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Classification and comparison of architecture evolution reuse knowledge—a systematic review

Authors

  • Aakash Ahmad,

    1. School of Computing, Dublin City University, Dublin, Ireland
    2. Lero—the Irish Software Engineering Research Centre, Ireland
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  • Pooyan Jamshidi,

    Corresponding author
    1. School of Computing, Dublin City University, Dublin, Ireland
    2. Lero—the Irish Software Engineering Research Centre, Ireland
    3. Irish Centre for Cloud Computing and Commerce (IC4), Ireland
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  • Claus Pahl

    1. School of Computing, Dublin City University, Dublin, Ireland
    2. Lero—the Irish Software Engineering Research Centre, Ireland
    3. Irish Centre for Cloud Computing and Commerce (IC4), Ireland
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ABSTRACT

Context

Architecture-centric software evolution (ACSE) enables changes in system's structure and behaviour while maintaining a global view of the software to address evolution-centric trade-offs. The existing research and practices for ACSE primarily focus on design-time evolution and runtime adaptations to accommodate changing requirements in existing architectures.

Objectives

We aim to identify, taxonomically classify and systematically compare the existing research focused on enabling or enhancing change reuse to support ACSE.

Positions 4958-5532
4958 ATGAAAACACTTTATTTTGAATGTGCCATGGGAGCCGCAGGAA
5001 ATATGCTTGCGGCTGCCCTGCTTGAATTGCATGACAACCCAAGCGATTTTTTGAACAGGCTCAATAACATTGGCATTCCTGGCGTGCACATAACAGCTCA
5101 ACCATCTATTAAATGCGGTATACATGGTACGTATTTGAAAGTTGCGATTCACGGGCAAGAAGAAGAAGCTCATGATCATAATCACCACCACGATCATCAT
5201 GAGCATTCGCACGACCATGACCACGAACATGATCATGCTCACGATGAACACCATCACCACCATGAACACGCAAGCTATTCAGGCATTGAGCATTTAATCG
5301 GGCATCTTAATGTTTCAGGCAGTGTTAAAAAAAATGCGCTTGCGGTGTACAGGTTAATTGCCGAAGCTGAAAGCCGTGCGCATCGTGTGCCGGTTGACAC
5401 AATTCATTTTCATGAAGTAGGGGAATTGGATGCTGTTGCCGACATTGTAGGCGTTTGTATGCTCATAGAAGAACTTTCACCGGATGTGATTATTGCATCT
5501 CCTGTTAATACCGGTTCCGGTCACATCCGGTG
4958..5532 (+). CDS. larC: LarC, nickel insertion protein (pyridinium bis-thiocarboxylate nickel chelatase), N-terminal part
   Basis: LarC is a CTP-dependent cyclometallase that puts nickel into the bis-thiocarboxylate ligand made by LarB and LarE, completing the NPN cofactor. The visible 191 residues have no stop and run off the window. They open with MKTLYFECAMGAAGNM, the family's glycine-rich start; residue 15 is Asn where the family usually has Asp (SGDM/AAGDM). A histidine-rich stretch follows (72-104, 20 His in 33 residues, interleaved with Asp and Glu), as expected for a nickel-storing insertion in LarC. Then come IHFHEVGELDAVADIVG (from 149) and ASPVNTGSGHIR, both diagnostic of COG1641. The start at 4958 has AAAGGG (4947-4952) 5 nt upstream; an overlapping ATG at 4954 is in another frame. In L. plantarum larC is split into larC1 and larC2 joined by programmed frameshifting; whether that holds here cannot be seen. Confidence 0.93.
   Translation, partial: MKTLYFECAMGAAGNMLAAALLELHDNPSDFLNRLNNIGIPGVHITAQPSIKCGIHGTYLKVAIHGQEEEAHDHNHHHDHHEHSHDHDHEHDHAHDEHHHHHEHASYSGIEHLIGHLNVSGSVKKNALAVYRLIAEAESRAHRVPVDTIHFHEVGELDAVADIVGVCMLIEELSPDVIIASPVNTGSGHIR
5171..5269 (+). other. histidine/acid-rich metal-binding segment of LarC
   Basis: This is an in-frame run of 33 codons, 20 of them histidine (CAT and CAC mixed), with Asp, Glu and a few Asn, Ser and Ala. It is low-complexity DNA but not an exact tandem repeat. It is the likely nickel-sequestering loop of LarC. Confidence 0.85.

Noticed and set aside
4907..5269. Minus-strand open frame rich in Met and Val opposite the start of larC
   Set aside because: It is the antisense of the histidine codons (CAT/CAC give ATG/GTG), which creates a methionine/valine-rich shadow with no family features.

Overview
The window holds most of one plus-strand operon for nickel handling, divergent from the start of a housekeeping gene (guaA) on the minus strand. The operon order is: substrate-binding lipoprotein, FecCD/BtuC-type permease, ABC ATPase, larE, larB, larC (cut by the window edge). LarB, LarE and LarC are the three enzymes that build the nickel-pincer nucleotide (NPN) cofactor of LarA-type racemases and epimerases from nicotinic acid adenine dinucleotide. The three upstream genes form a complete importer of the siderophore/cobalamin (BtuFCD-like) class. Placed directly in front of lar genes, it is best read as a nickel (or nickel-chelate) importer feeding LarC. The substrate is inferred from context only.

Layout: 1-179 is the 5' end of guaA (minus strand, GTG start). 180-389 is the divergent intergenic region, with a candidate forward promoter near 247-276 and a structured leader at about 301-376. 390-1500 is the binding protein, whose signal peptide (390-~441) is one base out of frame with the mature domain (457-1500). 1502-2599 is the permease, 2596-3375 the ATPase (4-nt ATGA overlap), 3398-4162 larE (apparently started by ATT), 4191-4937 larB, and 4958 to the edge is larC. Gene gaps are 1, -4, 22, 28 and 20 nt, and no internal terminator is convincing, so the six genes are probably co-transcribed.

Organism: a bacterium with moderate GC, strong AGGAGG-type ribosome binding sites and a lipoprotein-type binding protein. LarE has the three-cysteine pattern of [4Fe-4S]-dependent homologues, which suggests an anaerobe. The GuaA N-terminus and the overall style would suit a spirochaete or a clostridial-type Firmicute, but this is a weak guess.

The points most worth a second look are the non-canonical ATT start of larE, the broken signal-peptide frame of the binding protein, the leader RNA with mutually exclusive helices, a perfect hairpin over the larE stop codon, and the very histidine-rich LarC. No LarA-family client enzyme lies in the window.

Method

We conducted a systematic literature review of 32 qualitatively selected studies and taxonomically classified these studies based on solutions that enable (i) empirical acquisition and (ii) systematic application of architecture evolution reuse knowledge (AERK) to guide ACSE.

Results

We identified six distinct research themes that support acquisition and application of AERK. We investigated (i) how evolution reuse knowledge is defined, classified and represented in the existing research to support ACSE and (ii) what are the existing methods, techniques and solutions to support empirical acquisition and systematic application of AERK.

Conclusions

Change patterns (34% of selected studies) represent a predominant solution, followed by evolution styles (25%) and adaptation strategies and policies (22%) to enable application of reuse knowledge. Empirical methods for acquisition of reuse knowledge represent 19% including pattern discovery, configuration analysis, evolution and maintenance prediction techniques (approximately 6% each). A lack of focus on empirical acquisition of reuse knowledge suggests the need of solutions with architecture change mining as a complementary and integrated phase for architecture change execution. Copyright © 2014 John Wiley & Sons, Ltd.

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